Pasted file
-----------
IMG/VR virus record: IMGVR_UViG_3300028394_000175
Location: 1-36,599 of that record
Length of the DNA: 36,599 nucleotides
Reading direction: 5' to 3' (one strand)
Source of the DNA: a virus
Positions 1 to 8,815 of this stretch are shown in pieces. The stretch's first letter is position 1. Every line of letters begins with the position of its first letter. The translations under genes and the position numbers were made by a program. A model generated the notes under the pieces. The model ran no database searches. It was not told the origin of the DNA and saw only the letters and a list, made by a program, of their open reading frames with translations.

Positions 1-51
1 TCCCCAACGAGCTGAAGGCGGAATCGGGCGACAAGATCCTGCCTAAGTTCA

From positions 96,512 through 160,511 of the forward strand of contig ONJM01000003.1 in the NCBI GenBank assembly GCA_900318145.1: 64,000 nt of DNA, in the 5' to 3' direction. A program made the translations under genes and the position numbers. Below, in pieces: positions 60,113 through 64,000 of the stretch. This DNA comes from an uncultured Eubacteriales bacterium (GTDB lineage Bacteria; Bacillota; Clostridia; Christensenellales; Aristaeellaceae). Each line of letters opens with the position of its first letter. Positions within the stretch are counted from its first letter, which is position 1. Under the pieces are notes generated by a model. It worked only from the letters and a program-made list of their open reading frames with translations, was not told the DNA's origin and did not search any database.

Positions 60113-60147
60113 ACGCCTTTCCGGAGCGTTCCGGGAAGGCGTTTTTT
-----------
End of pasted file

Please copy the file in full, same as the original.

IMG/VR virus record: IMGVR_UViG_3300028394_000175
Location: 1-36,599 of that record
Length of the DNA: 36,599 nucleotides
Reading direction: 5' to 3' (one strand)
Source of the DNA: a virus
Positions 1 to 8,815 of this stretch are shown in pieces. The stretch's first letter is position 1. Every line of letters begins with the position of its first letter. The translations under genes and the position numbers were made by a program. A model generated the notes under the pieces. The model ran no database searches. It was not told the origin of the DNA and saw only the letters and a list, made by a program, of their open reading frames with translations.

Positions 1-51
1 TCCCCAACGAGCTGAAGGCGGAATCGGGCGACAAGATCCTGCCTAAGTTCA

From positions 96,512 through 160,511 of the forward strand of contig ONJM01000003.1 in the NCBI GenBank assembly GCA_900318145.1: 64,000 nt of DNA, in the 5' to 3' direction. A program made the translations under genes and the position numbers. Below, in pieces: positions 60,113 through 64,000 of the stretch. This DNA comes from an uncultured Eubacteriales bacterium (GTDB lineage Bacteria; Bacillota; Clostridia; Christensenellales; Aristaeellaceae). Each line of letters opens with the position of its first letter. Positions within the stretch are counted from its first letter, which is position 1. Under the pieces are notes generated by a model. It worked only from the letters and a program-made list of their open reading frames with translations, was not told the DNA's origin and did not search any database.

Positions 60113-60147
60113 ACGCCTTTCCGGAGCGTTCCGGGAAGGCGTTTTTT